Preparedness Appears Low for Rollout of National 988 Mental Health Hotline

For Release

Thursday
June 2, 2022

A survey of a large group of public health officials responsible for helping to roll out the nation's new 988 emergency mental health telephone service found that fewer than half expressed confidence their jurisdiction was prepared in terms of financing, staffing, or infrastructure, according to a new RAND Corporation publication.

The analysis, the first effort to gauge national preparedness for the new mental health service debuting in July, interviewed 180 state, regional, and county behavioral health program directors who provide jurisdictional coverage for more than 120 million Americans—roughly one-third of the United States.

More than one-half (51 percent) of survey participants reported that they had not been involved in the development of a strategic plan related to the launch of 988. Similarly, only 16 percent of respondents reported that they had helped develop a budget to support 988 operations.

“Our findings have confirmed what many advocates and experts feared: communities throughout the United States have not had the time or resources to adequately prepare for the debut of the 988 hotline number,” said Ryan McBain, colead on the research project and a policy researcher at RAND, a nonprofit research organization. “We highlight several areas that jurisdictions need to address both prior to the launch of 988 in July and in the months that follow.”

Untreated mental health symptoms are a pervasive and persistent public health problem. Around 39 million people in the United States were identified as having a mental illness in 2019 and fewer than half of those people received treatment.

In an effort to curb this silent epidemic, the U.S. Congress in 2020 approved legislation to create a new mental health emergency hotline that will go live on July 16. The three-digit number will supersede the current National Suicide Prevention Lifeline, which has grown from about 50,000 calls in 2005 to more than 2.4 million in 2020.

Although mandated at a national level, the launch of 988 will require substantial effort on the part of state and local agencies to ensure sufficient capacity to handle 988 calls and connect callers with local mental health emergency services if needed.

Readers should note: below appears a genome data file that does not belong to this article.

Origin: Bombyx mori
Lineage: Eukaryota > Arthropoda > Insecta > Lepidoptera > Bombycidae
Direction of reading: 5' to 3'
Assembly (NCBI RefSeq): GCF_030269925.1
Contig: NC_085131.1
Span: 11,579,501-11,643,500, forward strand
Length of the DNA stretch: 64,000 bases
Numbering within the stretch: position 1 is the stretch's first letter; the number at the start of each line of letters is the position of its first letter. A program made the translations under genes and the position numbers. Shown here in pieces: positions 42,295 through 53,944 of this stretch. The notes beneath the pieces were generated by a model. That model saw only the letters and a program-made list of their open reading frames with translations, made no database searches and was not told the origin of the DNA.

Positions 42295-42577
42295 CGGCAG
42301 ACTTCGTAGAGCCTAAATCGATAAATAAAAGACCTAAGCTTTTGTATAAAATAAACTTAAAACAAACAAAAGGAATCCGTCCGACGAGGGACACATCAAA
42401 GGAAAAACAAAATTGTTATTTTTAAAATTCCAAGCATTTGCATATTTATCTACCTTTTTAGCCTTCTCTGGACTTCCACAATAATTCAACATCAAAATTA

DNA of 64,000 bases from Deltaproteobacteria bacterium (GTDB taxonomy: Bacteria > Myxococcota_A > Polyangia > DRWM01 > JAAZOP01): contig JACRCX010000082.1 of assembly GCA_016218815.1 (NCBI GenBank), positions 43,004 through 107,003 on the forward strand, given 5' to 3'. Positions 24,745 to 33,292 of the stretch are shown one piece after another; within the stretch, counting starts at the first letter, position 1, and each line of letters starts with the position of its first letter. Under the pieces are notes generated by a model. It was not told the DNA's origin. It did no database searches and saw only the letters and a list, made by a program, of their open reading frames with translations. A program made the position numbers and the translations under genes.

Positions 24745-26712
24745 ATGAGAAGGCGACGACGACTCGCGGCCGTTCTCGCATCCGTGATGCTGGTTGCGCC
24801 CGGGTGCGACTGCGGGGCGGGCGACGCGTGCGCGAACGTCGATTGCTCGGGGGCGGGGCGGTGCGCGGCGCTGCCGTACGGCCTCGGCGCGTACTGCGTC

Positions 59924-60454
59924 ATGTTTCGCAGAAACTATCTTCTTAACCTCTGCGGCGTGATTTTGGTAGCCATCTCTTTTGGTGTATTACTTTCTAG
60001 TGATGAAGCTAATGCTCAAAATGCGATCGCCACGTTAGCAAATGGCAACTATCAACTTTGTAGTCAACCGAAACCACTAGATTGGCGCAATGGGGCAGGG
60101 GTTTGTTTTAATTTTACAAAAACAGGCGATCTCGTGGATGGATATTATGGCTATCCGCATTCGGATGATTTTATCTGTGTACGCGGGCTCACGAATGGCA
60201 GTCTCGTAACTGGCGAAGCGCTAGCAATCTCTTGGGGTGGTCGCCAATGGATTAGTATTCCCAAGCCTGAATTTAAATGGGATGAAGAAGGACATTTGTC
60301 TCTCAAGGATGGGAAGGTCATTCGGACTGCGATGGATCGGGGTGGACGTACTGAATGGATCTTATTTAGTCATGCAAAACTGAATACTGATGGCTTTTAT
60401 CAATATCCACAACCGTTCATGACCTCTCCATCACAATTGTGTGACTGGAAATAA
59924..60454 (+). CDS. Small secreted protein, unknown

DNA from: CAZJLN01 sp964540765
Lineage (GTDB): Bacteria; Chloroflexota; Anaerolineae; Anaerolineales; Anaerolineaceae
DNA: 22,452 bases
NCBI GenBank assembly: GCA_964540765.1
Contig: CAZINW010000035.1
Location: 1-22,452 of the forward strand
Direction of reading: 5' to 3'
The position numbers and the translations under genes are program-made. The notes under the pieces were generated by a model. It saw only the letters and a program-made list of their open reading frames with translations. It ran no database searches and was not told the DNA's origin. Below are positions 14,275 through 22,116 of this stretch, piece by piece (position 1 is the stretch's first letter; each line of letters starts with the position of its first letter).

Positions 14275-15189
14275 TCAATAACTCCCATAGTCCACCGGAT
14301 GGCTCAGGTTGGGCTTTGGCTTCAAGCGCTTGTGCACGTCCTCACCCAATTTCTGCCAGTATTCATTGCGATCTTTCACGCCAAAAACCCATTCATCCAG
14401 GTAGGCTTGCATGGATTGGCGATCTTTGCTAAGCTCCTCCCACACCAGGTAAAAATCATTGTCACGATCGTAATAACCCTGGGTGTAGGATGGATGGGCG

To learn about the status of local preparedness for the rollout of 988, RAND researchers surveyed directors of mental health agencies about their preparedness for the launch, asking questions pertaining to four domains: strategic planning, financing, infrastructure, and service coordination.

About 85 percent reported that there was a mental health emergency response hotline or call center operating in their jurisdiction, although fewer than one-half of those hotlines were reported as part of the Lifeline network that will field 988 calls—meaning that callers from those jurisdictions may reach a Lifeline call center that is unfamiliar with local resources.

Regarding the continuum of mental health emergency care, researchers found that 48 percent of survey respondents' jurisdictions had a short-term crisis stabilization program and only 28 percent possessed urgent care units for mental health. Moreover, only 22 percent of jurisdictions had crisis call centers or hotlines that can schedule intake and outpatient appointments on behalf of individuals in need.

Among those jurisdictions with hotlines, a majority (55 percent) contained staff specifically trained to interact with children and adolescents, but a minority had training to interact with other special populations, such as individuals experiencing homelessness (46 percent) or LGBTQ individuals (45 percent).

Although a large majority of hotlines supported phone-based communication, fewer than half supported text/SMS, and fewer yet supported online chat. Researchers say that with particularly high rates of suicide observed among adolescents and young adults, interfaces like online chat and SMS have become increasingly important.

“Although mandated at a national level, the launch of 988 will require substantial effort on the part of state and local agencies to ensure sufficient capacity to handle these calls and connect callers with local mental health emergency services if needed,” said Stephanie Brooks Holliday, a coleader of the project and a RAND behavioral scientist. “Our findings show much more work needs to be done.”

Support for the research was provided by the Sozosei Foundation. The analysis, “Preparedness for 988 Throughout the United States: The New Mental Health Emergency Hotline,” is available at www.rand.org.

Other authors of the publication are Jonathan H. Cantor, Samantha Matthews, Armenda Bialas, Nicole Eberhart, and Joshua Breslau.

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